- Eye injuries
- Alcohol abuse
- Certain medications (including diuretics and corticosteroids)
- Diseases (such as diabetes)
- Long-term exposure to toxic substances, ultraviolet light, or radiation
ORA-Guided Advanced Cataract Surgery
ORA-Guided Advanced Cataract Surgery incorporates technologies that can increase the accuracy of the procedure and lead to better results. Not only can you regain clear vision, but you may be able to enjoy the crisp, vibrant vision you had when you were younger.
With ORA-Guided Advanced Cataract Surgery, your surgeon can take exact measurements of your eye allowing him to tailor the procedure to you and refine your visual outcome. No stitch, no needle, just your best possible results.
Frequently Asked Questions
How will ORA enhance my premium cataract procedure?
By providing detailed measurements of your eye, ORA helps your surgeon tailor treatment to your individual needs.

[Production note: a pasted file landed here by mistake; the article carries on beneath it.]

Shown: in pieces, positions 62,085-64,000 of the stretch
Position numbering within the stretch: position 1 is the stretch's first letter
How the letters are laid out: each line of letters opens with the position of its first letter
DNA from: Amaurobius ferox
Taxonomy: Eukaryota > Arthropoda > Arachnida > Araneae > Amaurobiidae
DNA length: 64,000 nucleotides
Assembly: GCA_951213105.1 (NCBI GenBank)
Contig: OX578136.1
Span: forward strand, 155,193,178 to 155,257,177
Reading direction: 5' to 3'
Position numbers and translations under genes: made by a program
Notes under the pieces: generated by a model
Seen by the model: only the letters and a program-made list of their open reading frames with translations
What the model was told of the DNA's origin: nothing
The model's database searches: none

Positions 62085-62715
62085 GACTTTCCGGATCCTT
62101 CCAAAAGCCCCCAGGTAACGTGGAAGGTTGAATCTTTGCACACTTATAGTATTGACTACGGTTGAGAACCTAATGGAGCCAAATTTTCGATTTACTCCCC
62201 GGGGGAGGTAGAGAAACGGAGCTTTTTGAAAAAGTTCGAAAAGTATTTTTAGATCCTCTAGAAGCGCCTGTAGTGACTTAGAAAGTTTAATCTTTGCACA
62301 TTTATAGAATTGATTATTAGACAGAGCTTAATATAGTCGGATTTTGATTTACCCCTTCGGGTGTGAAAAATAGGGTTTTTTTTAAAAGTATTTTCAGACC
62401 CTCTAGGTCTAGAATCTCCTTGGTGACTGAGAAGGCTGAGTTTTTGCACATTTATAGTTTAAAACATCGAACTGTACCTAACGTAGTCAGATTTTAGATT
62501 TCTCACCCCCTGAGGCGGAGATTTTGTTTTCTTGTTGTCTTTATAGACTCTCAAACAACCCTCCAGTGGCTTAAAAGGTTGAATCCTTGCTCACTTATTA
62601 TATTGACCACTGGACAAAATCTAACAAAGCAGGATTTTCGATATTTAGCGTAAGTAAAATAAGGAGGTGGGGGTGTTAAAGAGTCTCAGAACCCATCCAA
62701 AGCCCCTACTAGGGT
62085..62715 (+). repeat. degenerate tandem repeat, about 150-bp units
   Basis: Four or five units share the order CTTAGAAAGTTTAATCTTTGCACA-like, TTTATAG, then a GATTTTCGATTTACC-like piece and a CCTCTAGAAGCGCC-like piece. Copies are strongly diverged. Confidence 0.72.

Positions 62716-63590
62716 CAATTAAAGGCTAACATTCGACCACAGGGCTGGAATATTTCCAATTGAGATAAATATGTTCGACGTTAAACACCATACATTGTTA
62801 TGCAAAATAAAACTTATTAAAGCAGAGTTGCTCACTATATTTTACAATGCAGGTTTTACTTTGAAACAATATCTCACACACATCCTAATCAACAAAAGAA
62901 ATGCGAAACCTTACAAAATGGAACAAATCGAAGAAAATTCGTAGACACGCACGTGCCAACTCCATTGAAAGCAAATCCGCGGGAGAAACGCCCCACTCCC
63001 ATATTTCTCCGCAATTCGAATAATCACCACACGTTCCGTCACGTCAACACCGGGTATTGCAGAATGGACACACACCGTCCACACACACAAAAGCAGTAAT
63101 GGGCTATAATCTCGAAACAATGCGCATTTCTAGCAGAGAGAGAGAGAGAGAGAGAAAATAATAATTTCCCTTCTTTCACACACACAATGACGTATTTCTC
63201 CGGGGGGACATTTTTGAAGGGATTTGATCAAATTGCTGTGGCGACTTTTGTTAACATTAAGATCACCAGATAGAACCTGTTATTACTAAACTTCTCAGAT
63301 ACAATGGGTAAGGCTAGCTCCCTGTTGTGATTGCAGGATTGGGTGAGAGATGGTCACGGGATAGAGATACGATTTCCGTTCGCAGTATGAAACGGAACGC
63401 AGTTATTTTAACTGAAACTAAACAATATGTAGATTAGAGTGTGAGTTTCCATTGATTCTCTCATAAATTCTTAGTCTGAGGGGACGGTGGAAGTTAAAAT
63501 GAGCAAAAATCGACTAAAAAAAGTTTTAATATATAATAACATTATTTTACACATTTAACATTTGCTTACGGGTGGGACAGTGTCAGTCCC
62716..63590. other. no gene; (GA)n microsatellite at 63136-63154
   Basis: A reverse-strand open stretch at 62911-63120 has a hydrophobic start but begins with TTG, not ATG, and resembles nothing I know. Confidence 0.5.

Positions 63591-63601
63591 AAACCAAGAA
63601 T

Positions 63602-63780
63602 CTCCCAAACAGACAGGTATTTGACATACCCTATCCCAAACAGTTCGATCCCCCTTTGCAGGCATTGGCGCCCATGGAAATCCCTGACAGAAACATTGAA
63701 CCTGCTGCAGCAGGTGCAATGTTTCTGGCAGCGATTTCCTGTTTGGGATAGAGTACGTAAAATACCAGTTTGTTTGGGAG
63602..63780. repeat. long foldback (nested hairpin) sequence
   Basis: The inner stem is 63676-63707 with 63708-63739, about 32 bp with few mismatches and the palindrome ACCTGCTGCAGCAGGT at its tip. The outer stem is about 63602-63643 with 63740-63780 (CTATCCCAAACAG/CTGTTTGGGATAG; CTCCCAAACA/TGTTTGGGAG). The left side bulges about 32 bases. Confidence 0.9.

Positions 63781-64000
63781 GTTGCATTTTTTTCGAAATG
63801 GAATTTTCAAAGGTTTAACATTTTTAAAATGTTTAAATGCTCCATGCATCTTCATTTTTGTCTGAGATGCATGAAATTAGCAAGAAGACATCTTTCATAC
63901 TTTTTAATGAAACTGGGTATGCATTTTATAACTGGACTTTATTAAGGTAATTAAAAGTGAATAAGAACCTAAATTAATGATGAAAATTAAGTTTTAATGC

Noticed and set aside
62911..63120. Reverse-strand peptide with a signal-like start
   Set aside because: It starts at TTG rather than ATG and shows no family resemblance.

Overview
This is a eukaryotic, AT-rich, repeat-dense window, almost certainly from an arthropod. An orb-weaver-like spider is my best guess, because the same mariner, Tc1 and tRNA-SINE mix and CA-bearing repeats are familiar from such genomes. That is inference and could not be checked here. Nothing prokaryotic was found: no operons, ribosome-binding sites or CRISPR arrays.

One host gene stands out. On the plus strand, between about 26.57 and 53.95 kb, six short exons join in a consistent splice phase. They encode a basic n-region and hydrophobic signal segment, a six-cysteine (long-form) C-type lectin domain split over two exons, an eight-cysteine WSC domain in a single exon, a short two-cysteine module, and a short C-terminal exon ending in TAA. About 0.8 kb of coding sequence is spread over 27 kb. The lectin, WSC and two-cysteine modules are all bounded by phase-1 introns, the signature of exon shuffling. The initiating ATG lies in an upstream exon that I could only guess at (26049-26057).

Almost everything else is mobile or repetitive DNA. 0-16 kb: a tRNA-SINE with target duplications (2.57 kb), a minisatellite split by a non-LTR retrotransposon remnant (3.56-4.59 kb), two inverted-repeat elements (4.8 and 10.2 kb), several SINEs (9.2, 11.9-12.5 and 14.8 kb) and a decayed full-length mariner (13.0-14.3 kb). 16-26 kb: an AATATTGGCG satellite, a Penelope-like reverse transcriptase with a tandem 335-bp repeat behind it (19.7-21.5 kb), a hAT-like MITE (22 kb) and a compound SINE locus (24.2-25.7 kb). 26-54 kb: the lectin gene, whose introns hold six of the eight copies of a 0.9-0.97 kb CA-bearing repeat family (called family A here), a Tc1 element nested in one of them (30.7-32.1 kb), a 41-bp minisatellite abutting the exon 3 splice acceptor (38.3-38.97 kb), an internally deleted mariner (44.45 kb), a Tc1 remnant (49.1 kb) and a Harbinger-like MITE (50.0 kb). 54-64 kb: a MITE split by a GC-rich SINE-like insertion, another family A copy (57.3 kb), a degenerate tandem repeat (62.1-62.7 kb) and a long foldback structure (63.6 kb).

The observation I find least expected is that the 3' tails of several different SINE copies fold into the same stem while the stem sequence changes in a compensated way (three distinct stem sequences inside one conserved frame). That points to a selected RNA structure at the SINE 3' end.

How effective is ORA-Guided Cataract Surgery?
Compared to traditional cataract procedures, ORA-guided cataract surgery is proven to significantly improve your visual outcome.
Does ORA-Guided Cataract Surgery take longer than regular cataract surgery?
ORA adds a small amount of additional time to your procedure, but the extra time is well worth it when considering the enhanced outcome it can provide.
The Cataract Surgery Procedure
Cataract surgery is considered one of the safest surgical procedures performed today. Recent advances in technology and technique have made it gentler and more reliable than ever. Cataract surgery can be completed on an outpatient basis in about 15-20 minutes. Recovery from surgery is often accomplished in a short period of time, depending on the health of the eye at the time of surgery. All cataract surgery is not created equal. The surgeons at the Parschauer Eye Center utilize a highly sophisticated cataract surgery technique that usually requires no-needles, no-stitches, no-patch and no post-operative drops. We are one of few practices nationwide that has streamlined these advances into one technique. We believe that by simplifying the cataract surgery, our patients are happier, achieve better results, and have a faster recovery.